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I have seen David Barton in person talk about American history and was impressed. Today, I read an article relating a Veteran's Day 2013 broadcast message by David Barton and Kenneth Copeland. Honestly, I've heard the name Kenneth Copeland but I've never listened to him. The article caught my attention because of David Barton. Like I said, I've heard him talk about American history but have no clue to his personal beliefs.
I'm unsure if the video is the entire broadcast or a segment of a longer broadcast. The treatment they recommend is no drugs and no psychotherapy.
The article also quotes some pastors and psychologists who have taken issue with Barton's and Copeland's presentation.
“It is obvious that they do not have knowledge of the condition,” said Warren Throckmorton, a Grove City College psychology professor who has written on Barton. “Copeland and Barton err theologically as well by taking specific Scriptures written in relationship to Israel and apply them to American armies.”
The NIMH says regarding PTSD treatment:
The main treatments for people with PTSD are psychotherapy (“talk” therapy), medications, or both. Everyone is different, so a treatment that works for one person may not work for another. It is important for anyone with PTSD to be treated by a mental health care provider who is experienced with PTSD. Some people with PTSD need to try different treatments to find what works for their symptoms.
If someone with PTSD is going through an ongoing trauma, such as being in an abusive relationship, both of the problems need to be treated. Other ongoing problems can include panic disorder, depression, substance abuse, and feeling suicidal.
I would suggest guiltless has more to do with differentiating murder from killing; whereas the first breaks a commandment, and the second is a command of conflict/war. They are also suggesting guilt is a part of PTSD. How about horror? How about fear that you would be taken in death? How about just the simple atrocity of war? PTSD is known for helplessness, flashbacks, physiological reactions, hypervigilance, etc. I have seen PTSD and guilt is not part of the picture - the people are seeking health and cannot access it, for the cascade of symptoms.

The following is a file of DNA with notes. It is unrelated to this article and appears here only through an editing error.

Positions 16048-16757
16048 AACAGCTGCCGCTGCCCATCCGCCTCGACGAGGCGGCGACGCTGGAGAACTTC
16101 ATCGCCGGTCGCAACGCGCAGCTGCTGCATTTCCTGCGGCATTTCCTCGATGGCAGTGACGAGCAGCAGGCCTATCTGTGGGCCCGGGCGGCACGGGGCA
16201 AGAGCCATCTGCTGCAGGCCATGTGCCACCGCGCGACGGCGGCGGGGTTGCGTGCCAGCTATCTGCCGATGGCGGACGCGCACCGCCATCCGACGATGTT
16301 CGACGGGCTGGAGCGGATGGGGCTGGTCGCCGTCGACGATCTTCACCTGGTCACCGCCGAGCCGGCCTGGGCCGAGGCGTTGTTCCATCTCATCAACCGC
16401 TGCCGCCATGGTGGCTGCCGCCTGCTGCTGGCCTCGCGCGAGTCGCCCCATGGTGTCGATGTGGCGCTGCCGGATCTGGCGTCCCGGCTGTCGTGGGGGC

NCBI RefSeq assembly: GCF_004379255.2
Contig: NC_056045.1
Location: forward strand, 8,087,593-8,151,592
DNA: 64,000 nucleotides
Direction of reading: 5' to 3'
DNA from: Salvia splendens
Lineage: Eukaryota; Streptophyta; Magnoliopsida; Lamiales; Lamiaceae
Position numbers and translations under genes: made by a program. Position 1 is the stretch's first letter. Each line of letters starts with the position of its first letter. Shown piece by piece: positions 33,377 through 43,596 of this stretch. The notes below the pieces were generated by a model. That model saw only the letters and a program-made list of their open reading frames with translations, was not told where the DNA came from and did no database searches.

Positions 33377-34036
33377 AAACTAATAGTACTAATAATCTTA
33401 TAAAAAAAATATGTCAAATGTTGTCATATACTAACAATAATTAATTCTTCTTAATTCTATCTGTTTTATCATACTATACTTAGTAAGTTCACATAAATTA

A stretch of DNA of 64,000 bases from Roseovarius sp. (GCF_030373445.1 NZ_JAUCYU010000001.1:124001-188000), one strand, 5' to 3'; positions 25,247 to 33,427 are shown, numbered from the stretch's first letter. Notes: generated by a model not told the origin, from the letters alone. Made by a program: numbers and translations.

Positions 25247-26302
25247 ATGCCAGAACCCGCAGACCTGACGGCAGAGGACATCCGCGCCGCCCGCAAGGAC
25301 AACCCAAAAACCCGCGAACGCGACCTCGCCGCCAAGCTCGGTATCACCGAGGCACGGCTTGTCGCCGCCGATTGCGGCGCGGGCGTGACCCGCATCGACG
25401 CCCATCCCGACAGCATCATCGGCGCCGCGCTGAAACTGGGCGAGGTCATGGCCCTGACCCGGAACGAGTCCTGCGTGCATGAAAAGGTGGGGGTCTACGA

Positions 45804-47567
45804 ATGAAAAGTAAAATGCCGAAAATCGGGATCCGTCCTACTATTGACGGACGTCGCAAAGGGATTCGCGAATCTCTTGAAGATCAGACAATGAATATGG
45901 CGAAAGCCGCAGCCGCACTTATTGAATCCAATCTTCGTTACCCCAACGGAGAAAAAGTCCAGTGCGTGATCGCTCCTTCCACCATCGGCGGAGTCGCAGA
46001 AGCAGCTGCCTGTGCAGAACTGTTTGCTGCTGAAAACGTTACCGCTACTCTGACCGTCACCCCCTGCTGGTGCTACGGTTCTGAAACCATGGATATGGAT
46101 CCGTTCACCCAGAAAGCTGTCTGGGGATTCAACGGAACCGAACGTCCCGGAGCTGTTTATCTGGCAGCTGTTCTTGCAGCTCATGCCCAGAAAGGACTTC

The military has certain proscriptions for addressing PTSD. It is likely Barton and Copeland have not been in war, have not listened (not counseled, but listened) to persons who have returned from war, nor have they likely seen with clarity and understanding anyone who has experienced PTSD. Charlatans. They don't do Christianity any good, they don't do spirituality any good, and they don't do a good interpretation of scriptures. This is the worst recommendation at a time when our people are returning from war-torn areas. Their commentary is a poor public service and an aberration of spirituality. Shame!
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